Gladys Berejiklian’s fatal mistake.

EXCLUSIVE: Sources close to Gladys Berejiklian have revealed the fatal mistake which forced her to resign as Premier of NSW: she was not photographed with a dog.

Experts have conceded that a photograph with a cute dog would have distracted people from the corruption scandal which prompted her shock resignation.

“Australians trust anyone with a dog,” claimed a member of Berejiklian’s inner circle.

“If Gladys had been photographed with a dog before, or even after, the accusations of corruption from the ICAC, she would have won over every person in NSW and saved herself from having to resign. She was not forced out of office because of her rather sordid relationship with a disgraced politician, and not because of suspicious grants to a random shooting club. She was forced out because we didn’t create this photo op, it’s on us.”

Political insiders agree with Berejikilan’s team on the power of a photo with a dog.

“Australians are very gullible and impressionable, especially when people are photographed with dogs. The country is obsessed with dogs, and anyone who owns a dog, or even pretends to own one, is regarded as inherently good. Politicians, wayward footballers, corrupt businessmen and social media influencers all use dogs to soften and enhance their image, and it works.

This is why photo op’s with dogs are so useful, no essential, in Australia’s current political climate. They convince Australians that Scott Morrison is caring, that Peter Dutton is human, and that Anthony Albanese is…well…not nothing.

Somehow, Berejiklian’s team forgot this and we didn’t see any photos of Gladys with a dog. One photo with a pooch could have saved her political life.”

The failure to photograph the fallen premier with a furry friend has led some political commentators to suggest, privately, that Berejikilian was sacrificed by the LNP. Either because she is a woman, more popular Morrison, or not an openly devout Christian.

Experts also cite Morrison as evidence of the recuperative power of a photo with man’s best friend.

“Through his many failures and demonstrations of complete and utter incompetence, the prime minister has been photographed with a dog. When the public appear to be turning on him, he is photographed with a dog, or his family. When his brand is in urgent need of repair, he’s photographed with his family and a dog.”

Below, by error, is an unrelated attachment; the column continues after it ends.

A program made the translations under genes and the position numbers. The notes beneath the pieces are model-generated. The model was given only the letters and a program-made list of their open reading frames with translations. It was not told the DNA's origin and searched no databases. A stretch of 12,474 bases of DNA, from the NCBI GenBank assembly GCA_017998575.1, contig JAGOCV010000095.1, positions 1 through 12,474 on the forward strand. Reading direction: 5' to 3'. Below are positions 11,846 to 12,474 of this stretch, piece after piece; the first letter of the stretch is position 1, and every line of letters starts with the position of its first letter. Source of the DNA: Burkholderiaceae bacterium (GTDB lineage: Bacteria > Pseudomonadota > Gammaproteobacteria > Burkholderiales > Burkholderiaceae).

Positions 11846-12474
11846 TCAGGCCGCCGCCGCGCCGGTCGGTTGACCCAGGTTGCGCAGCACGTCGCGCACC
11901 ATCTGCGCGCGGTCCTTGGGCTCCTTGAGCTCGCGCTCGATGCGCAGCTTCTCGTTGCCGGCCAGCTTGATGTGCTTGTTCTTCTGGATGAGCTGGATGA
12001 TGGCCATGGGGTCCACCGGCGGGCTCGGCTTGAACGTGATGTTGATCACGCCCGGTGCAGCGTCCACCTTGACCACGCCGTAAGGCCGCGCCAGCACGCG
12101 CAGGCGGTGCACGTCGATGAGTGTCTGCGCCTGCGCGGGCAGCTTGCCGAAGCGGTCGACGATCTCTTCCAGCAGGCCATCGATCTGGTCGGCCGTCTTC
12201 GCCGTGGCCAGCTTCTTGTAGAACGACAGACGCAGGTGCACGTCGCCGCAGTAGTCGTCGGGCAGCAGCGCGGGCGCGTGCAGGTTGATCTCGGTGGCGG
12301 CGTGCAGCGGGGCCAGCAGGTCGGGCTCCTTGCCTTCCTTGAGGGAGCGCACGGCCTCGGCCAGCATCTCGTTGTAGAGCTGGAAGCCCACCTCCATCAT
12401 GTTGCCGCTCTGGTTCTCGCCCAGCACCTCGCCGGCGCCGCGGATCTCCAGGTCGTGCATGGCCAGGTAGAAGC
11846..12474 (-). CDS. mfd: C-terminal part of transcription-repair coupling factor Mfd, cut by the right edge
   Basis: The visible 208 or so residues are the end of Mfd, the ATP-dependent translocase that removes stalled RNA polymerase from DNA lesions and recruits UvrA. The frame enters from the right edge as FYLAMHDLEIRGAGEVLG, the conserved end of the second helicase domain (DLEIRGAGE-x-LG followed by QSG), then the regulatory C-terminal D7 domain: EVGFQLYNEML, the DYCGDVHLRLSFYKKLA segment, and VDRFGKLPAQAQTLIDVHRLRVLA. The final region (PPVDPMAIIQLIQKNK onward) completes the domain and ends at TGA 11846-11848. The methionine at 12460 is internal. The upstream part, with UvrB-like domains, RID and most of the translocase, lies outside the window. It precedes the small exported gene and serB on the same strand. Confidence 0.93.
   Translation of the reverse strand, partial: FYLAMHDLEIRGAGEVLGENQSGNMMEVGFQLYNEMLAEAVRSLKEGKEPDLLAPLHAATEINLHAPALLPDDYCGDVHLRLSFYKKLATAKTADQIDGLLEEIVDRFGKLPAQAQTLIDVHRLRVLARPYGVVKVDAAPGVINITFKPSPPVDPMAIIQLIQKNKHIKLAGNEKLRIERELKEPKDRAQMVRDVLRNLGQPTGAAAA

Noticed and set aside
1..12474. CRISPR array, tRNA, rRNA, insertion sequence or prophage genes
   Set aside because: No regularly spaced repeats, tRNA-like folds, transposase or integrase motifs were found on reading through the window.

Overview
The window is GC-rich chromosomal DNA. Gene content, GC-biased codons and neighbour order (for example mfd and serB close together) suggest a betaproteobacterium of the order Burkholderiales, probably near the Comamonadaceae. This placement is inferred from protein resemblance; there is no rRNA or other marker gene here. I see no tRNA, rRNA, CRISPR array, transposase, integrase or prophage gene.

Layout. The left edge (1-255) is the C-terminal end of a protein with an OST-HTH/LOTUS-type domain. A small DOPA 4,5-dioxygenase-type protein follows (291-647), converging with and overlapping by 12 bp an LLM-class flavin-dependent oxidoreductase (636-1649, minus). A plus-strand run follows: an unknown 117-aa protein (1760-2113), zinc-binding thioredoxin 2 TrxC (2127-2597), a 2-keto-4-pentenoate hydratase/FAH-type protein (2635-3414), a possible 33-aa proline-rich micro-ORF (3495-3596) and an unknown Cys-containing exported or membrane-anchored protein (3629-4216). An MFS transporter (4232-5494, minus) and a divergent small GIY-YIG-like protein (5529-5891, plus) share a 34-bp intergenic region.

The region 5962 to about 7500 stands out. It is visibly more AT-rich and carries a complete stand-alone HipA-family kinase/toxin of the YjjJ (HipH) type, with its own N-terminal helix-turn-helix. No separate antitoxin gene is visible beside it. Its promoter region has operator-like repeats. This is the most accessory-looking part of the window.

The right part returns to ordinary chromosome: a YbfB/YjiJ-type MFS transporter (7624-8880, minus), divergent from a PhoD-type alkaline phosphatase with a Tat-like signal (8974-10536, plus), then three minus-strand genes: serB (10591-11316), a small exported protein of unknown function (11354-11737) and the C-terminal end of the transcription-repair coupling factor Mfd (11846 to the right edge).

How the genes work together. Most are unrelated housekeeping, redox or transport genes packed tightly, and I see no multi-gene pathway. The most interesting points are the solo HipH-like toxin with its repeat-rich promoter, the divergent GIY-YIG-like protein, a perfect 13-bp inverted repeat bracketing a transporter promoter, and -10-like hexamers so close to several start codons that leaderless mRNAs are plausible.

According to leading political commentators, the only group of people who seem to see through Puppy Propaganda are members of independent anti-corruption agencies, like the one that ended the reign of the NSW premier. The same people Scott Morrison is scared to let into Canberra.

Experts were then asked if Australians are ever likely to see Berejiklian photographed with a dog.

“Only if she enters federal politics.”

Image: http://www.abc.net.au

Why are dogs allowed in cafes?

Dogs are as common in Australian cafes these days as smashed avocado and freshly-ground coffee. But should they be?

Diners adhering to the latest social trend pile into cafes with their four-legged friends and potentially threaten the health of cafe staff and other diners.

Surely, pet dogs present a threat to hygiene standards, particularly in an age of heightened awareness since the outbreak of COVID-19. While humans are now required to check in via an app, and to sanitise their hands, dogs are not. Dogs don’t sanitise their paws before their owners take brunch, and a lot of these dogs have come straight from the park or the beach where they have been rolling around in the grass, the mud or the sand.

Dogs have a seat at the table.

Many owners even set their dog on a cafe chair to eat and drink with them. The dog’s posterior, which may have recently ejected a dropping and has never seen a bidet, is thus placed on a seat which a future patron will occupy. Cafes wipe down tables, and clean cutlery and crockery, but I don’t remember seeing waitstaff wiping down a seat at a cafe.

How is this hygienic?

How is it allowed during COVID-19?

Pet dogs definitely present a threat to health and hygiene in areas of food preparation and consumption. For this reason, they are technically prohibited from public food preparation areas, such as communal barbecue areas at parks and beaches.

But my dog is clean

Owners will claim that their dog is clean. It gets washed, goes to the vet and is healthy.

How do we know that?

Cafe staff and other customers have to take the owner’s word for it. Every other person using that cafe has to trust that every dog is clean and not likely to threaten the hygiene and safety of the eatery.

We do it at home

Dog owners will argue that they let their dogs into their kitchens and dining rooms at home, and that they let their dogs eat from their floor or their dinner plates, or straight from their hands. They argue that it is no different to a dog eating at a cafe.

It is different.

Owners accept the risk of contamination when they obtain a pet. Owners know exactly where the dog has been before it enters the kitchen or the dining room. Owners know when the dog was last washed. Owners can also control their dog and stop it from doing soemthing that might threaten someone else’s health or safety. Strangers can’t. Dogs won’t automatically obey directions of a stranger, and dog owners often react with horror when someone else tries to control their precious pooch.

Maybe the current pandemic is an opportunity to remind people that dogs don’t belong in cafes.

Image: 2PhotoPots